“Helping the Helpers” – Inside Our Ukraine Response

April 13, 2022

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Child Protection Specialist Marianna Närhi arrives in Moldova as aid workers warn of an escalating refugee ‘protection crisis’. Alongside a team of War Child experts, she is providing training and guidance to local organisations based on more than 25 years of experience supporting children in war zones.

Sleepless Nights

It’s the call no child protection officer wants to receive - that your support is urgently needed. More than 4.3 million have now fled Ukraine due to the ongoing invasion - around half of whom are children.

Despite the solidarity shown to refugees by neighbouring countries, that doesn’t stop our Child Protection Specialist Marianna Närhi from losing sleep. “I worry that not all the individuals with vans picking up exhausted women and children are doing so for the right motives”, she says. “I have nightmares about that.”

Exploitation Risk is High

Her concerns are validated in a joint report by UNICEF and the Inter-Agency Coordination Group Against Trafficking (ICAT). It concludes that children fleeing the war in Ukraine are at heightened risk of trafficking and exploitation.

Having spent three years (2011-2014) as a child protection officer in Ukraine, Marianna needs no reminder. She and fellow War Child specialists have responded to appeals by frontline workers in Moldova and Romania for support in identifying children at risk of abuse or in need of mental health services.

“We are combining forces with partner organisations to support not only displaced children, but also their parents and caregivers”, she explains.

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The vast majority of refugees fleeeing Ukraine are women and children.

Photo: Michael Jessurun

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The psychological first aid team engages with children and provides practical information to parents.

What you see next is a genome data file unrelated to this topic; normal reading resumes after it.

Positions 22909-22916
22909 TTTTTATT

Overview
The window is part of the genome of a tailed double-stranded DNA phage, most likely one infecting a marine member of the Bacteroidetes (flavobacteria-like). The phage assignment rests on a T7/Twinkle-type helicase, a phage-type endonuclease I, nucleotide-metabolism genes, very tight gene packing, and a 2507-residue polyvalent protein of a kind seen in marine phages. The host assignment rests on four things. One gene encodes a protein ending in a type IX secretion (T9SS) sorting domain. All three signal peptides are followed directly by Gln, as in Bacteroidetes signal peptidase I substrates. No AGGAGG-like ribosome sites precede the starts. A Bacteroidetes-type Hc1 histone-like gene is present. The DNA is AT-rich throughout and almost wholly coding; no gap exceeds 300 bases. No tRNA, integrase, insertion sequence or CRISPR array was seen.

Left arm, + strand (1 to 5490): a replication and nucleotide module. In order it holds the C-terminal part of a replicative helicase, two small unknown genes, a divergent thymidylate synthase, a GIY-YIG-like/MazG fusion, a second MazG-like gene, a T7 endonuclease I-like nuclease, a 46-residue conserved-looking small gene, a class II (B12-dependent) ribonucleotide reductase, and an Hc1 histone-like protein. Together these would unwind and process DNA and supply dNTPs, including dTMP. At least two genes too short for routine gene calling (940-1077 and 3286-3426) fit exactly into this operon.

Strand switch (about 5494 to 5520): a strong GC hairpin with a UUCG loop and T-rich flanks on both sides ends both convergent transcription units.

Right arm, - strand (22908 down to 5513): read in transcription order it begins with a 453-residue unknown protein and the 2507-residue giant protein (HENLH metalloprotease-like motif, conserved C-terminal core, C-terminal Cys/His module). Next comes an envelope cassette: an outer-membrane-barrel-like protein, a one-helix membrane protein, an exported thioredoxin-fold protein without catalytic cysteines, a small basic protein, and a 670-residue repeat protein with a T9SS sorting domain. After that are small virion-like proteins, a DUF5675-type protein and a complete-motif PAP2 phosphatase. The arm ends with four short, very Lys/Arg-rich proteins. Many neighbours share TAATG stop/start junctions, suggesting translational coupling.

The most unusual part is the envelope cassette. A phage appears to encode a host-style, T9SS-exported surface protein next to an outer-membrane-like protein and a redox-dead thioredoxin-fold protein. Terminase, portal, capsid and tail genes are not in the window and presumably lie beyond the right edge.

Photo: Michael Jessurun

Distressing Events

Marianna warns that the profile of refugees fleeing Ukraine is changing. “The first wave of refugees included those with resources to pay for hotels or rented accommodation. Now, we are seeing the more vulnerable - pregnant women, people with disabilities, unaccompanied children - enter Moldova and neighbouring countries. “In addition, these people are much more likely to have experienced extremely distressing events.”

War Child has already provided online training – in both child protection and mental health and psychosocial support in emergencies – to more than 100 frontline workers. Now, we are providing technical support in person, and adapting based on the changing context. “The demand is so high and the frontliners are already so stretched, that we are looking at ways to make the trainings shorter, simpler and faster”, says Marianna.

TeamUp activities - designed to boost children’s psychosocial resilience through play and social connectedness - will also be adapted for emergency use.

Working around the Clock

Marianna says War Child’s aim is not to place an extra burden on aid workers already working around the clock. “No-one is the expert in someone else’s life. We provide tips and best practices based on other contexts and emergencies as well as our research and data-led interventions to help local organisations do the job best. To protect children we also need to ‘help the helpers’”, she says.

In support of this statement, War Child representatives have been on the ground in Moldova and Romania assessing needs and meeting with local organisations. These assessments seek to identify the needs of refugees and child-focused NGOs operating in and around Ukrainian borders.